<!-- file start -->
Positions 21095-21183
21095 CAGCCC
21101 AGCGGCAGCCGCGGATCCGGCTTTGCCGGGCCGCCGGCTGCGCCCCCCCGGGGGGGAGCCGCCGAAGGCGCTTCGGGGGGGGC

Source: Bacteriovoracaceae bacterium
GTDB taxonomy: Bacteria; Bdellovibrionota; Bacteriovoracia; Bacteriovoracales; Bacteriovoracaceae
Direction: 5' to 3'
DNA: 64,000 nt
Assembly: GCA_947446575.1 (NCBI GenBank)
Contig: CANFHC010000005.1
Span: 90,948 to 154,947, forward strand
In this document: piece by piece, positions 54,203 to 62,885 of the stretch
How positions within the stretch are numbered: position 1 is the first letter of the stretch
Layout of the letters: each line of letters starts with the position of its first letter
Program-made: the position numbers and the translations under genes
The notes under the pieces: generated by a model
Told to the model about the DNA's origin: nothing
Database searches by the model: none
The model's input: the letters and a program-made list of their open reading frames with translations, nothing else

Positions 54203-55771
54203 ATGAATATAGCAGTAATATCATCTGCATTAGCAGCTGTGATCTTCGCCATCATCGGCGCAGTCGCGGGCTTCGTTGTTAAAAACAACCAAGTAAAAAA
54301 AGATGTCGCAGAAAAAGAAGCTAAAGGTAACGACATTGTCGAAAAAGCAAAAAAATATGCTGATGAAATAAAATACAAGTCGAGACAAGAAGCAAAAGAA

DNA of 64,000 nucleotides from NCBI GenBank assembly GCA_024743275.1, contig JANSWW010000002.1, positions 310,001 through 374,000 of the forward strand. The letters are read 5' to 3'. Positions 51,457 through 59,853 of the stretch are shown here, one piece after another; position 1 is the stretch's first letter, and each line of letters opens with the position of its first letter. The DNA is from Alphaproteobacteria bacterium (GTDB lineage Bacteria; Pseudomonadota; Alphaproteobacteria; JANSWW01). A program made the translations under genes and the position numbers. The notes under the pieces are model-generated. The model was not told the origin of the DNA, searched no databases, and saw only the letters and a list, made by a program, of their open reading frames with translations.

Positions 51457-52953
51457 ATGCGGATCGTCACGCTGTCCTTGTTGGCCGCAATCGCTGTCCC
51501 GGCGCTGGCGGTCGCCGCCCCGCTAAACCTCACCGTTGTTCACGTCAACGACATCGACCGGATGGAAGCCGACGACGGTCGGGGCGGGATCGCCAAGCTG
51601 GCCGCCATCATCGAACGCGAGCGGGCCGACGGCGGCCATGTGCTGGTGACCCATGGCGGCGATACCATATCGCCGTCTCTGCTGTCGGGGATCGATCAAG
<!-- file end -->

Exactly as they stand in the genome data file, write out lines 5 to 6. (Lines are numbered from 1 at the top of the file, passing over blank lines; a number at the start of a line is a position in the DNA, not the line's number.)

GTDB taxonomy: Bacteria; Bdellovibrionota; Bacteriovoracia; Bacteriovoracales; Bacteriovoracaceae
Direction: 5' to 3'